The use of embedded software has been on a rise in the last 30 years. This is highlighted by the fact that we are living in a technology-enriched era where our day to day lives are being surrounded by microprocessors-based machines such as: mobile phones, cars, pacemakers, home appliances, satellites, etc. Today, there is hardly any domain that doesn’t make extensive use of microprocessor-based technology.
These microprocessors or small chips have dedicated software installed onto them which is commonly known as the embedded software. You can think of embedded software as a code that is written for the purpose of controlling and operating these microprocessors. A single embedded software is dedicated for a single function that is particular for the device onto which it is being installed.
As a rule of thumb, an electronic product that makes use of chips likely to be using embedded software for the purpose of controlling and operating the device. Embedded software is likely to be used in your mobile phones, cars, electronic gadgets, toys, television sets, home appliances, security systems, etc. A wide range of the advanced features that modern gadgets are capable of handling are because of the embedded software. Such programs are likely to be fairly simple and yet the functionalities they can offer are highly sophisticated such as those used in military weaponry, process control systems, or even in the airplanes.
Perhaps because of the required funding, almost all the technological innovation found their first applications in the military. Embedded software was no different at all. Starting from the end of the 40s, all the way to the mid-60s, the use of embedded software was confined to missile guidance, space exploration, and more. With the start of the 70s, the applications of embedded software started to expand in hopes of reaching a larger customer base.
It was Intel with its 8008 microcontroller chip that gave embedded software its first boost in the 1970s. With the use of a flexible coded program, it was capable of reading the data from the real-world and generating the relevant outputs after processing the provided data. As such, the chip was nothing short of a tiny computer. Intel’s 8008 enabled loading of a single written program into the microcontroller which could then produce the output once the program was executed with the right set of input. Such microcontrollers were later made an essential component of almost all of the consumer electronic by the start of the 1990s.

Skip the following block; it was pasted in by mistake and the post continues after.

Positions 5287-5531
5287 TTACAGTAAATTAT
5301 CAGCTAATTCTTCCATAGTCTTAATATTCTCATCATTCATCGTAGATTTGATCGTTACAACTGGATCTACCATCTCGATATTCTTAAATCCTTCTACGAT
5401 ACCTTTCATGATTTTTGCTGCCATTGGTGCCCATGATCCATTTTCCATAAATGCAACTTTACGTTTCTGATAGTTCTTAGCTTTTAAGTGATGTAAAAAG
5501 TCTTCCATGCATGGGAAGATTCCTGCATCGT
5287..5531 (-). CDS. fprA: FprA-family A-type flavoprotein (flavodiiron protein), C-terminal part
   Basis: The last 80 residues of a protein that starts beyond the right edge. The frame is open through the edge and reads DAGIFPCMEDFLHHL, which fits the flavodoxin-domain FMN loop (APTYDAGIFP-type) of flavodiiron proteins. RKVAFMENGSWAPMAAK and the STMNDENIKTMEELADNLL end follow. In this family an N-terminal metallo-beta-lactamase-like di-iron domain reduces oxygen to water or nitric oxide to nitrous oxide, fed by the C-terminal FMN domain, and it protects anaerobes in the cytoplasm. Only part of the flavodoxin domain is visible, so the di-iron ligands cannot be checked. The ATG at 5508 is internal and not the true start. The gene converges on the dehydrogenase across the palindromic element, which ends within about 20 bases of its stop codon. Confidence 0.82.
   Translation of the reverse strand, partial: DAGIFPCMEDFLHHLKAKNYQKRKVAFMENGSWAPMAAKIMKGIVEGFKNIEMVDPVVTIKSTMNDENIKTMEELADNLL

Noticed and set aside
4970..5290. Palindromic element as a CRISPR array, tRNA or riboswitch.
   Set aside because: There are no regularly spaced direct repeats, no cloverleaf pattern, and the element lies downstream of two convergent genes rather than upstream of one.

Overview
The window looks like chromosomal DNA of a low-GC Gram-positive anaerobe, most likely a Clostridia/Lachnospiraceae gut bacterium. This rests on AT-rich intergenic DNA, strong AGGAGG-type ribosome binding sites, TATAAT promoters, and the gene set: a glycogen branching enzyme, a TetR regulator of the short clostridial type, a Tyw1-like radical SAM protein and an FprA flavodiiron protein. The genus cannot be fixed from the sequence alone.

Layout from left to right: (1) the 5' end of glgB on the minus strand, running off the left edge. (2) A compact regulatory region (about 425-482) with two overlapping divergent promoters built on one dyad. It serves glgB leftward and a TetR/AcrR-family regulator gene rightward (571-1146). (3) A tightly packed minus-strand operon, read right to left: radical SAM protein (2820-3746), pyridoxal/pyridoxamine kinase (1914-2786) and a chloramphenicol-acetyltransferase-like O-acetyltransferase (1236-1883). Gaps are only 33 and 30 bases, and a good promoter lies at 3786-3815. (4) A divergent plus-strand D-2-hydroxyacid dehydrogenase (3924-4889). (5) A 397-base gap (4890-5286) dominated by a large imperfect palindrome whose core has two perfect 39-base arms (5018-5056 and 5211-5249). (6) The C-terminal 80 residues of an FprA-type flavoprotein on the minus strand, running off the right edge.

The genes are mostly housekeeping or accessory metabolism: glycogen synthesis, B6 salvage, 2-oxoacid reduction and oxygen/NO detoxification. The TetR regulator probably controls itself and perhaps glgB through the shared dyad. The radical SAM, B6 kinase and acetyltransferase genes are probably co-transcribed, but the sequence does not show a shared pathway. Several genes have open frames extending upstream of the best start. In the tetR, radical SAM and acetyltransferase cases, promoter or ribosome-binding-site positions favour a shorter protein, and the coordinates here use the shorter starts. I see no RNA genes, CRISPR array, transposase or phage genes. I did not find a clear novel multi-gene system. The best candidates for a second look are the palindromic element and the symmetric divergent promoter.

While the start of microprocessors (with embedded software) were not as cost-effective, with the progress of technology — the production cost has now been reduced to pennies compared to where it started from. This is perhaps the very reason why every other device and gadget in this time and age makes extensive use of microprocessors or microcontrollers which are being controlled and operated by dedicated embedded software or a set of such programs.
A fair amount of embedded software is used in devices which are critical for safety and life preservation, for example, a pacemaker. This is why the standards for making microprocessors and the dedicated embedded software are unmatched in terms of engineering, quality, and management processes. With the advancements in terms of complexity of such programs and likely their size as well, high levels of expertise and professionalism are required to engineer such systems while keeping them within the bounds of budget.
The entire concept of “Internet of Things IoT” is based on the use of embedded software which makes it convenient and efficient for different devices and gadgets to interact and be interconnected with each other. This is what highlights the importance of industry grade security for embedded software-powered devices. It is essential to protect such devices against malware and attempts of hacking as well.
Embedded software are an essential component of modern devices for versatile functionality, improved configurability, and better flexibility. With the concept of artificial intelligence on a rise, we are likely to find embedded software in literally everything in the years to come. Be it your autonomous car, your smart home, a medical instrument, or communication infrastructure, embedded software will be powering each of such gadgets. Extensive utilization of embedded software in energy-related technologies further has the potential to meet the energy or even climate-related demands.
In the future, it will no longer be the hardware that will give definition to the embedded software. The future programs will be capable of serving multiples functionalities and accomplish variable objectives with the use of any number of logic devices including a signal processor, microcontroller, biological assembly, or microprocessor. Simply put, for a better quality of life, we must ensure higher standards of living for which safety and security is a requirement. All of it can only be accomplished with extensive use of embedded software.